Leading in a socially-charged landscape
Social media technology and instantaneous access to limitless information have made a profound impact on leadership in recent years. Organizations in every industry—including financial services—have witnessed a seismic shift in the way a leader can and should engage with their employees, customers, and members.
“Leaders of the future must create the conditions within organizations that draw out creativity, passion and purpose within a team and focus that in a strategic direction,” says Shawn Neumann, chair of First West Credit Union’s board of directors, and CEO and founder of Domain7 Solutions Inc., an Abbotsford-based Internet solutions company. “It is a very different and dynamic environment than what leaders may have experienced 10 years ago.”
Neumann is referring to leadership models of the past where the head of an organization was “the expert of all experts” and the organization relied on that as its competitive advantage. In the advent of social technologies, that reality has shifted because knowledge is now cheap and accessible.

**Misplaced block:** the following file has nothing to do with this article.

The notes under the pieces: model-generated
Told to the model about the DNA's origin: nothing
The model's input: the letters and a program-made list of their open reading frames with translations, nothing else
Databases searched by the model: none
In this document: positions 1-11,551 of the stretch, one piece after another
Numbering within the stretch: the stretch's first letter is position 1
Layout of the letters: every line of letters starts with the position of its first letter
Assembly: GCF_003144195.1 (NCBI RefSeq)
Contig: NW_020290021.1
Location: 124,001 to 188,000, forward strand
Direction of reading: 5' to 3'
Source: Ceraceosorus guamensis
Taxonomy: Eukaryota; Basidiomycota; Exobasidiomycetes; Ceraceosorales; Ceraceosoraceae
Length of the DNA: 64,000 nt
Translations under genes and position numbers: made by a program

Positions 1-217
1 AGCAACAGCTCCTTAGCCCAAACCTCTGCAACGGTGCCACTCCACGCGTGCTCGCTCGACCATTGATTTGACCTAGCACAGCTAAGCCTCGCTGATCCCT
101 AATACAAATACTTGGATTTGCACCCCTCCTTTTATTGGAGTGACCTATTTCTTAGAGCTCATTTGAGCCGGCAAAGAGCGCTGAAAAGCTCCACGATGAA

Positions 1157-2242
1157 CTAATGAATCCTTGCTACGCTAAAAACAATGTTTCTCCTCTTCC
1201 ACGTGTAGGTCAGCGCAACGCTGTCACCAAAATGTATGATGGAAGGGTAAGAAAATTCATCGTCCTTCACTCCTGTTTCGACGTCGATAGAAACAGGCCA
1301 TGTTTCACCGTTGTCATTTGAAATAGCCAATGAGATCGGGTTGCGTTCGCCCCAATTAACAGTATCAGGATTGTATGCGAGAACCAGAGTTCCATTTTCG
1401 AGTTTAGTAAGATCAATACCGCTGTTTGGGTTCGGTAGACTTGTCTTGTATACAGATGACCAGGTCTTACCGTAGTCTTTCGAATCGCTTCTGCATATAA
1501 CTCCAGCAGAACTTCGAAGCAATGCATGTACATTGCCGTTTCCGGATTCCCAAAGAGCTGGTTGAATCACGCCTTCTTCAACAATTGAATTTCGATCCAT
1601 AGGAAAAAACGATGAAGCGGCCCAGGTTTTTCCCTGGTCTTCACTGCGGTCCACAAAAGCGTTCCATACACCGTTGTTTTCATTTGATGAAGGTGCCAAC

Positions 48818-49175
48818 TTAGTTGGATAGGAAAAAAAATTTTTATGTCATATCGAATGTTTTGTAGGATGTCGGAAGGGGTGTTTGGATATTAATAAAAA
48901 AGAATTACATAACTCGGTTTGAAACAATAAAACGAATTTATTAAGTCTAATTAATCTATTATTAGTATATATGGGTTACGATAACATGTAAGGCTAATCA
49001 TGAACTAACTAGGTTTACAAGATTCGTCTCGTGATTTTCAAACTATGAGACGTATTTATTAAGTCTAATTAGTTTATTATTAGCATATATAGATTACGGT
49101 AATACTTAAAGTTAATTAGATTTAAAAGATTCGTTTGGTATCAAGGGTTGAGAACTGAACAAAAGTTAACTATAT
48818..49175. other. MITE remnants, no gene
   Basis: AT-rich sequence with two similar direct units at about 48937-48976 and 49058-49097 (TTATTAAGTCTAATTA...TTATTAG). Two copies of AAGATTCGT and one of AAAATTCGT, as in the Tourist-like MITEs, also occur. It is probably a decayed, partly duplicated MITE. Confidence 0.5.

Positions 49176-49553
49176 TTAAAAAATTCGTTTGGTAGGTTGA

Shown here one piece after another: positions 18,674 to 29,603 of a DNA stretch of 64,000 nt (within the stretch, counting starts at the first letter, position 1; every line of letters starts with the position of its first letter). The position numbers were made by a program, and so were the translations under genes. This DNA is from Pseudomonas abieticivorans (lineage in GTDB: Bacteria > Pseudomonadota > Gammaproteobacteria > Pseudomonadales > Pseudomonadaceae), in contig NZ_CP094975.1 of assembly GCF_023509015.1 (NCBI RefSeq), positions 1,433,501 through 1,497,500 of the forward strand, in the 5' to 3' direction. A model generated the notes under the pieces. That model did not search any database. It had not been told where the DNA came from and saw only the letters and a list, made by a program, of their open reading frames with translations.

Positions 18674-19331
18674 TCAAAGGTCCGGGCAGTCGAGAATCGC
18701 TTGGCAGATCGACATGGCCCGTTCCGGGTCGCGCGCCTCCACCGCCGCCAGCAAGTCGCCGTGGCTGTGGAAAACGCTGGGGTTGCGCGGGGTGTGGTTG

“Think about buying a car. When you go to the dealership, it’s now technically possible for you to know more about the car than the salesperson, because you can conduct your own in-depth research,” Neumann says. “This reality means that a leader is no longer the expert and now needs to find another way to build organizational strength.”
For organizations to be successful in today’s marketplace and sustain success into the future, Neumann argues that competitive advantage is gained or lost on a leader’s ability to create meaning and trust.
“It takes a humanized leader to create the conditions in which people are able to operate in a fashion where they opt into tasks and challenges, volunteer to get stuff done, own their problems, make courageous decisions and challenge themselves and others in the organization,” says Neumann.
The pressures on leaders in every industry, from financial services to non-profits, in this new business model have never been greater. At the same time, this reality presents a tremendous opportunity to motivate and engage stakeholders—employees, customers, and members—in a way that leaders couldn’t a decade ago. Connection and engagement are the key to relevance and leaders and their organizations who seize that opportunity will be successful in the future.